Published originally in BC Shipping News (pg. 42-44), November 2016 Edition
Western Canada’s first Inland Ports Conference was: (i)crucial to Western Canada’s trade related transportation and logistics; (ii) vital to understanding the relationship between insland ports and seaports; (iii) valuable to regional and provincial economic development; (iv) full of unexpected comments. The only correct answer has to be (v) all of the preceding, but participants could be forgiven for additional commentary such as (vi) a long overdue and much-needed discussion; (vii) critical to Canada’s international trade performance; and even (viii) a nation-building event.
Almost to the day, the conference marked the 10th anniversary of the formalization of the Asia-Pacific Gateway and Corridor Initiative (APGCI) in 2006, Over the past decade, much of the national focus has been on the “Gateway” as opposed to the “Corridor” dimension of APGCI, so the dialogue sparked by the converence was most timely as the federal government contemplates the next wave of its $60-billion infrastructure investment commitment.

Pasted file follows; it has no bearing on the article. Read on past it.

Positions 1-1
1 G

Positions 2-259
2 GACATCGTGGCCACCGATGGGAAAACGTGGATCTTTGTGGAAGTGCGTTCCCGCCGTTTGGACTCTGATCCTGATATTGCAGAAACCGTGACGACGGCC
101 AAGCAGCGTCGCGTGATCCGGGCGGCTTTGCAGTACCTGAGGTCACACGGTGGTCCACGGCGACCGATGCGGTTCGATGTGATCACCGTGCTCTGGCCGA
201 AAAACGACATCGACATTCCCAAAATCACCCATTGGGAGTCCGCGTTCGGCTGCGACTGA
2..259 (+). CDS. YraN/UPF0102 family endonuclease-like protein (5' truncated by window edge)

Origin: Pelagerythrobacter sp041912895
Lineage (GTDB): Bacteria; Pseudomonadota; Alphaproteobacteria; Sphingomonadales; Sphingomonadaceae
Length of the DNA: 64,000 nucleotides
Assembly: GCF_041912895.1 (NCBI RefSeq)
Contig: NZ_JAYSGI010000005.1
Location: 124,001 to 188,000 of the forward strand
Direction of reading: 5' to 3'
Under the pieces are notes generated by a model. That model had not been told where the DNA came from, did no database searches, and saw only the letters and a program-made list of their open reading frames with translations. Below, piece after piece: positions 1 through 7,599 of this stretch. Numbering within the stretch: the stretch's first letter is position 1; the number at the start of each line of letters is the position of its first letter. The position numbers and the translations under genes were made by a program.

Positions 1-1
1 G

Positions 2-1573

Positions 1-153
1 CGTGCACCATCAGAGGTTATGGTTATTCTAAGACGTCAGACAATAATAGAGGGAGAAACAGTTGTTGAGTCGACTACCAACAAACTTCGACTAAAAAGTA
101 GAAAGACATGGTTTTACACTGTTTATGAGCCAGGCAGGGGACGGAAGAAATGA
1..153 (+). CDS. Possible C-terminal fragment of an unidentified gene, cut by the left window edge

“We know about the economic impact of the sea ports,” Peter Wallis, President and CEO of the Calgary-based Van Horne Institute, the conference organizers told BC Shipping News. “Canada does have a port and corridor strategy as part of its national transportation policy. Along the corridors, there are some extremely important points – call them inland ports because thats what they are,” Wallis said.